One for the road

Related tags Business development manager Business development

Who'd be a business development manager? They clock up more miles in a month than most drivers do in a year and are often criticised for not doing...

Who'd be a business development manager? They clock up more miles in a month than most drivers do in a year and are often criticised for not doing enough to help the pubs in their care. Graham Ridout spent a day with BDM Tim Tempest then, two months later, checked with the licensees they'd visited to see if all their problems had been resolved

In little over 18 months, Tim Tempest's BMW estate car has clocked up over 69,000 miles visiting the 43 pubs under his control as a BDM with London brewer and pubco Fuller's. He normally leaves home in Tonbridge, Kent by 6.30am and often doesn't return until late, burdened with reports of visits that then have to be entered into his laptop. It is a tiring job, battling with motorway traffic, then trying to find a place in a car park or a meter because a lot of his pubs are in town centres and have no off-street parking.

On occasions, he heads first to Fuller's Chiswick brewery to pick up a barrel for one of his licensees who has run out of beer. "Three's the most I can get in the car," he says of his job as a stand-in drayman.

That aside, Tempest describes his real job as being a "talking newspaper, collecting ideas and disseminating them around my patch", which includes Sussex, Surrey, Hampshire and Wiltshire.

He adds: "What I look for from licensees is a positive mental attitude, where we can come up with solutions for them." This can mean anything from running promotions and staging special events to simpler things, such as arranging the supply of branded glassware and T-shirts.

Many of his licensees are experienced, though unlikely to have 31 years under their belt like Tempest. Nonetheless, they still receive a visit once every six weeks, which lasts around an hour. Newcomers can expect a knock on the door every week until they find their feet and understand Fuller's way of operating. Every visit is logged via a report form detailing what action needs to be taken by either party, which is reviewed at the next meeting. "That way, everyone knows what is expected from them and it doesn't allow problems to drag on," Tempest explains.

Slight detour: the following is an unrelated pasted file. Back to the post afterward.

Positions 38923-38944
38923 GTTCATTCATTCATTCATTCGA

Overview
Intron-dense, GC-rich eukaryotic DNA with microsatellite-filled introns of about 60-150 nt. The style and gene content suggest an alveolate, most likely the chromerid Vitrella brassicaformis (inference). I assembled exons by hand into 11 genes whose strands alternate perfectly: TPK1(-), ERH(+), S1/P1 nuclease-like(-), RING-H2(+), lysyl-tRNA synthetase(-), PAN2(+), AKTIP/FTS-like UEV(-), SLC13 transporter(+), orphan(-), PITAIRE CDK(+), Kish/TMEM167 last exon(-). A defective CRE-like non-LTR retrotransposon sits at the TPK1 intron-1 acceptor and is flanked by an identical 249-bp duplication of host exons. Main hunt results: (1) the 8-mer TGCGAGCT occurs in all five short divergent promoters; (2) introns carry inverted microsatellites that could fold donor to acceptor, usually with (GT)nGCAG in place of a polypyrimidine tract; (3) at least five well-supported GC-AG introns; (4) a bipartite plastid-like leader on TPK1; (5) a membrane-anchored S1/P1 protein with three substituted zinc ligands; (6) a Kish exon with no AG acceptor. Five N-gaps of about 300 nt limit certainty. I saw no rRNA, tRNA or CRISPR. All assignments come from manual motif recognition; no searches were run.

He says: "With Fuller's, there is a much higher level of contact with tenants than with many pubcos. You can build much closer relationships with tenants if you are looking after 43 pubs. Most pubco BDMs have 60 or more to look after."

A lot of his time at present is spent guiding licensees through their applications for the new premises and designated supervisor licences demanded by the Licensing Act. "It is particularly important that nobody feels they are on their own," he says.

Fuller's is employing solicitors Poppleston Allen to advise on the transition and multi-question forms have been prepared to try and ensure there are no hitches.

Tempest's task is to help licensees accurately identify what best suits their business whether it is on trading hours, entertainment, special events, even down to seemingly innocuous items such as meticulously describing the type of pub so that it doesn't fall foul of any whim of the local authority. "We can advise them, but in the end, it is their business and their decision," he says.

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